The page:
Presentations & Interviews ICLE Director of Competition Policy Dirk Auer joined as a panelist in a webinar organized by ECIPE on platform regulation and merger policy in the . . .
ICLE Director of Competition Policy Dirk Auer joined as a panelist in a webinar organized by ECIPE on platform regulation and merger policy in the EU, and the implications for member states’ attractiveness for digital investment. Video of the full panel is embedded below.
Scholarship Abstract It is always an appropriate time to reevaluate, reexamine, and question the optimal scope and shape of our antitrust institutions. For example, the United . . .
It is always an appropriate time to reevaluate, reexamine, and question the optimal scope and shape of our antitrust institutions. For example, the United States is peculiar in having two distinct antitrust enforcement agencies. More peculiar still, the agencies have both common and unique functions. For example, both the Federal Trade Commission (FTC) and the Antitrust Division of the Department of Justice (DOJ) review mergers pursuant to Section 7 of the Clayton Act and enforce Sections 1 and 2 of the Sherman Act through civil actions. At the same time, the Division alone is responsible for criminal enforcement of the Sherman Act, and the FTC alone enforces the Clayton Act provisions that prohibit tying and unfair methods of competition. Layered atop the peculiar dual jurisdiction of the FTC and DOJ at the federal level is a remarkably complex and decentralized system of competition enforcement authority distributed among myriad federal sectoral regulators, state attorneys general, and private litigants.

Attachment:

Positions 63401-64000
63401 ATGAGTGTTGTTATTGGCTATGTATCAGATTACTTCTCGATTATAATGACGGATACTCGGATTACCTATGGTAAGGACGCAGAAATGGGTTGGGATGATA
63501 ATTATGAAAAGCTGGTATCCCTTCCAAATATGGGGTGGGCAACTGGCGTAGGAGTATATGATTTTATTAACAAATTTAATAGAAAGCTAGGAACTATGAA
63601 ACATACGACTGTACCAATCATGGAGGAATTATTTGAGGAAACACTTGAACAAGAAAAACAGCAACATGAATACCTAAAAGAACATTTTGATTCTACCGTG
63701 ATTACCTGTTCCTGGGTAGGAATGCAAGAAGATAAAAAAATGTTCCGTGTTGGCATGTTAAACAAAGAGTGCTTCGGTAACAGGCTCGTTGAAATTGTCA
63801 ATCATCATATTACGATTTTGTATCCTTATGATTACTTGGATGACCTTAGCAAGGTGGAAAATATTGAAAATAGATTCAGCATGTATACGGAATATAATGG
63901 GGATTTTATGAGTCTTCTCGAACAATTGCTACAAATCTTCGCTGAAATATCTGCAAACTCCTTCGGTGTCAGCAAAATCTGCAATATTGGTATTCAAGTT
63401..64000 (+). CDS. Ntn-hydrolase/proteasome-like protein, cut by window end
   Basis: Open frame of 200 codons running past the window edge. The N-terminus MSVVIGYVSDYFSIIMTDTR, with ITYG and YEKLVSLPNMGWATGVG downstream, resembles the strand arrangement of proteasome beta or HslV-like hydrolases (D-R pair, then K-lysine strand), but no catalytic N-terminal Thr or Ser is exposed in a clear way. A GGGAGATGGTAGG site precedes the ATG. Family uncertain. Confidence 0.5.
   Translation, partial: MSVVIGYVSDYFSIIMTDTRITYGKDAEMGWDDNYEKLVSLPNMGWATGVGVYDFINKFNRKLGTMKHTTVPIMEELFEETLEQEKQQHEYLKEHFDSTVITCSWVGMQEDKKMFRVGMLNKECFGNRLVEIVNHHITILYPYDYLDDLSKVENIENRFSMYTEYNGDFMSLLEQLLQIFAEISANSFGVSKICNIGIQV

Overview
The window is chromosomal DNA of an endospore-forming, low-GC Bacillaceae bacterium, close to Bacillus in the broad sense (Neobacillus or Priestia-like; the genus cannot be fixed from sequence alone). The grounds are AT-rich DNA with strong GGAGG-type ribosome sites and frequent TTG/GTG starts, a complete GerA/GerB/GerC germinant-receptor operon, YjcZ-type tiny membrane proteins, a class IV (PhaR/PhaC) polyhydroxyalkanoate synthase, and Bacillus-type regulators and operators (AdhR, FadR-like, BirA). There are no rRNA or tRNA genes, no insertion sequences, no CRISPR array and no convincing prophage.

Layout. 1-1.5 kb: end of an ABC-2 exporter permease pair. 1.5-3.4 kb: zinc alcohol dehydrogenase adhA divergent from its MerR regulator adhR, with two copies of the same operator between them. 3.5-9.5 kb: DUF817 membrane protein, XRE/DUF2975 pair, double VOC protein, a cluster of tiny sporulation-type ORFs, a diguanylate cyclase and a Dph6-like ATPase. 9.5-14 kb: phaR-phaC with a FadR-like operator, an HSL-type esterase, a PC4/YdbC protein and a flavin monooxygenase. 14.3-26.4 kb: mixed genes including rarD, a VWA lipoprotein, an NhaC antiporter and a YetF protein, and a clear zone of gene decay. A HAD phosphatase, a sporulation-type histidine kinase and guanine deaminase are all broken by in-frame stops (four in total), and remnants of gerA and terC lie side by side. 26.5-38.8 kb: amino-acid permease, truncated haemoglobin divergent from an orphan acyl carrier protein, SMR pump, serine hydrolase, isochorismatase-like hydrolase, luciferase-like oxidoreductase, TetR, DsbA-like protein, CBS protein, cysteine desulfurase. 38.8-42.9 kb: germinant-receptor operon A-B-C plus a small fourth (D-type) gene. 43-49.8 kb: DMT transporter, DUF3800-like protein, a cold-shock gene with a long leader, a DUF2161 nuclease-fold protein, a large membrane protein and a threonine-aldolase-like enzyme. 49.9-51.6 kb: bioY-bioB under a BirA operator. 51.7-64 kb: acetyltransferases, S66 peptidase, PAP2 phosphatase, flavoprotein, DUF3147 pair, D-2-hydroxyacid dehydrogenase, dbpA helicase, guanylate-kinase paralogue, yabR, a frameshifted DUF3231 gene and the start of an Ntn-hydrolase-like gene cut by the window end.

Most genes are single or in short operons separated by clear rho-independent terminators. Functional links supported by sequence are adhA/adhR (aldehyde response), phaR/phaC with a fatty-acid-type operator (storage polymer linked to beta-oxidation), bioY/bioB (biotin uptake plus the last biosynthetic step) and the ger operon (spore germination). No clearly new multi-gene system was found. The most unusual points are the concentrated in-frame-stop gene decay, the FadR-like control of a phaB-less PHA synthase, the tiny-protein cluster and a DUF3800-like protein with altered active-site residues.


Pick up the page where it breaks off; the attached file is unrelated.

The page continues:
This article asks whether the current distribution of competition functions in the U.S. can be improved by some reorganization or other reform. We answer in the affirmative and propose several changes — perhaps the most significant being consolidating the competition functions of the FTC into the Antitrust Division. We also propose stripping the Federal Communications Commission of authority independently to review mergers, as the Congress did with regard to the Department of Transportation in view of its similarly poor performance reviewing airline mergers. Our more general proposals regarding the authority of sectoral regulators over competition should not be overlooked, however; it would do much good and has little or no downside.
Read at SSRN.